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Science Salon Archives

In the tradition of the Enlightenment salons that helped drive the Age of Reason, Science Salon is a series of conversations between Dr. Michael Shermer and leading scientists, scholars, and thinkers, about the most important issues of our time. Listen to Science Salon via Apple Podcasts, Spotify, Google Play Music, Stitcher, iHeartRadio, TuneIn, and Soundcloud, or using the audio or video players below.

SCIENCE SALON # 87

Douglas Murray — The Madness of Crowds: Gender, Race, and Identity

The Madness of Crowds: Gender, Race, and Identity (book cover)

In his devastating new book The Madness of Crowds, Douglas Murray examines the 21st century’s most divisive issues: sexuality, gender, technology and race. He reveals the astonishing new culture wars playing out in our workplaces, universities, schools and homes in the names of social justice, identity politics and intersectionality. We are living through a postmodern era in which the grand narratives of religion and political ideology have collapsed. In their place have emerged a crusading desire to right perceived wrongs and a weaponization of identity, both accelerated by the new forms of social and news media. Narrow sets of interests now dominate the agenda as society becomes more and more tribal — and, as Murray shows, the casualties are mounting. Readers of all political persuasions cannot afford to ignore Murray’s masterfully argued and fiercely provocative book, in which he seeks to inject some sense into the discussion around this generation’s most complicated issues. He ends with an impassioned call for free speech, shared common values and sanity in an age of mass hysteria. Shermer and Murray discuss:

  • gay: born this way?
  • race: why current attitudes are an inversion of Martin Luther King Jr.’s dream
  • gender: is it really all about power? Men and women in the workplace
  • trans: how big an issue is this and how many trans people are there? Reversing trans surgeries
  • the problem of intersectionality, or the oppression olympics
  • campus craziness: how big a problem is it really?
  • political correctness and free speech
  • the problem of “overcorrection” in moral progress, and
  • the way forward.

Douglas Murray is an author and journalist based in Britain. His previous book, The Strange Death of Europe: Immigration, Identity, Islam, was a No. 1 bestseller in non-fiction. Murray has been a contributor to the Spectator since 2000 and has been Associate Editor at the magazine since 2012. He has also written regularly for numerous other outlets including the Wall Street Journal, the Times, the Sunday Times, the Sun, Evening Standard and the New Criterion. He is a regular contributor to National Review and has been a columnist for Standpoint magazine since its founding.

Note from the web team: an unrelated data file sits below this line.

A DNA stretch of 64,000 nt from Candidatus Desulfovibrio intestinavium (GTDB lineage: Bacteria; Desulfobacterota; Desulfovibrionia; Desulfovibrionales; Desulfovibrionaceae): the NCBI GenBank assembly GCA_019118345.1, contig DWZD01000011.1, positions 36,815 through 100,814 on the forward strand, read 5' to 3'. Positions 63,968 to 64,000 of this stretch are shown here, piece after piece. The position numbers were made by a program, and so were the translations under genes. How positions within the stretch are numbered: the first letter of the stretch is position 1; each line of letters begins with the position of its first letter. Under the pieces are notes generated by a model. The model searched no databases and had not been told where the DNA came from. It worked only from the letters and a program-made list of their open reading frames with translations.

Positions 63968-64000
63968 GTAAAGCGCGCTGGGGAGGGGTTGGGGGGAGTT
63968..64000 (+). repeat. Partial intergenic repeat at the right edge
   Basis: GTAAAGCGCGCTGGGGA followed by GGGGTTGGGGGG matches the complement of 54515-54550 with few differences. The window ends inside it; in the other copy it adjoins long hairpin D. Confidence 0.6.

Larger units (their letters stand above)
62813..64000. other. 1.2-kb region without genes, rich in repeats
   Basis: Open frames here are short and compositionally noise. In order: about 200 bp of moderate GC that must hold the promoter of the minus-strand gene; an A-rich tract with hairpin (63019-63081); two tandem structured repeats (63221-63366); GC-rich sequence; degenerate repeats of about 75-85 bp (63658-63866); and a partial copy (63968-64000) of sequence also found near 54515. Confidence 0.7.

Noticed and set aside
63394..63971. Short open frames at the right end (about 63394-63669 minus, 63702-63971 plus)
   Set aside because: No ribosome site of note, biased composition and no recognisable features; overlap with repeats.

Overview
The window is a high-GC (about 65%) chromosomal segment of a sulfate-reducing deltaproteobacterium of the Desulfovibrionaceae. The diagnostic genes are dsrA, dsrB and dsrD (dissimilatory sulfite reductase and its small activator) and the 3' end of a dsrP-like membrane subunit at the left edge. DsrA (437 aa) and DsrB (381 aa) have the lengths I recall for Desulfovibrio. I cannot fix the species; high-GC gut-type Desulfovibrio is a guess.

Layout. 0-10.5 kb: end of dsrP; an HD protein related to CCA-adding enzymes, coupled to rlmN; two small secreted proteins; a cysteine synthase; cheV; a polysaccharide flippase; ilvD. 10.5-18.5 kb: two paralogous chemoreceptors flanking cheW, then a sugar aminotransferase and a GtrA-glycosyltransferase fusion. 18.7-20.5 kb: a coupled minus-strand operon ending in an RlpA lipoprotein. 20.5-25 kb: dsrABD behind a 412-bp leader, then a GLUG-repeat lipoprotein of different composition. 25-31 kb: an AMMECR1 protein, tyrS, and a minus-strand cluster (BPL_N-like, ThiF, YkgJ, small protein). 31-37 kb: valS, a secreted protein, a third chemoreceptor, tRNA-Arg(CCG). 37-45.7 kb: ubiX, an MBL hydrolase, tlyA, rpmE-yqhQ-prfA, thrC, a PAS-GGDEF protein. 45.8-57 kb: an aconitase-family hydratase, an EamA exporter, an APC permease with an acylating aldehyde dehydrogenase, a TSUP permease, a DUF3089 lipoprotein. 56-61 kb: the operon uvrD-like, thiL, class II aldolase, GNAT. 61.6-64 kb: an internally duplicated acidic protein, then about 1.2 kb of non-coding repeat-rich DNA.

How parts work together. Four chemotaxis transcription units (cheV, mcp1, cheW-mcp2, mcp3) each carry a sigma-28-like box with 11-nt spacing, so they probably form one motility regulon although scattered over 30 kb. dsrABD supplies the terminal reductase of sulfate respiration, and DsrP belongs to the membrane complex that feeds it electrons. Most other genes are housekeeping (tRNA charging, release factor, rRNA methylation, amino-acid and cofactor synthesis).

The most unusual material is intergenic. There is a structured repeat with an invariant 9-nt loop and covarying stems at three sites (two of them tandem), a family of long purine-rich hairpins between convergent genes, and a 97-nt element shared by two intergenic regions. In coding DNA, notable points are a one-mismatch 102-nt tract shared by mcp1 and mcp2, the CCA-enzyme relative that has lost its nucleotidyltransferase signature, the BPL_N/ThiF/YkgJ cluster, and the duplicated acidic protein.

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SCIENCE SALON # 86

Neil deGrasse Tyson — Letters from an Astrophysicist

Letter (book cover)

Astrophysicist Neil deGrasse Tyson has attracted one of the world’s largest online followings with his fascinating, widely accessible insights into science and our universe. Now, Tyson invites us to go behind the scenes of his public fame by revealing his correspondence with people across the globe who have sought him out in search of answers. In this hand-picked collection of 101 letters, Tyson draws upon cosmic perspectives to address a vast array of questions about science, faith, philosophy, life, and of course, Pluto. His succinct, opinionated, passionate, and often funny responses reflect his popularity and standing as a leading educator. Tyson’s 2017 bestseller Astrophysics for People in a Hurry offered more than one million readers an insightful and accessible understanding of the universe. Tyson’s most candid and heartfelt writing yet, Letters from an Astrophysicist introduces us to a newly personal dimension of Tyson’s quest to explore our place in the cosmos. Shermer and Tyson discuss:

  • killing Pluto
  • killing God
  • science and religion
  • why he takes a relatively conciliatory approach to religion
  • why he takes a hard-line against science deniers in religion (and elsewhere)
  • progress in science
  • how vs. why questions
  • race and racial progress
  • why the arc of the moral universe still bends toward justice
  • race and IQ and the curious letter he received about how to address this sensitive subject
  • his middle name and why one correspondent objected to it
  • Neil’s father and why he ends the book with a eulogy.

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SCIENCE SALON # 85

Deepak Chopra — Metahuman: Unleashing Your Infinite Potential

Metahuman: Unleashing Your Infinite Potential (book cover)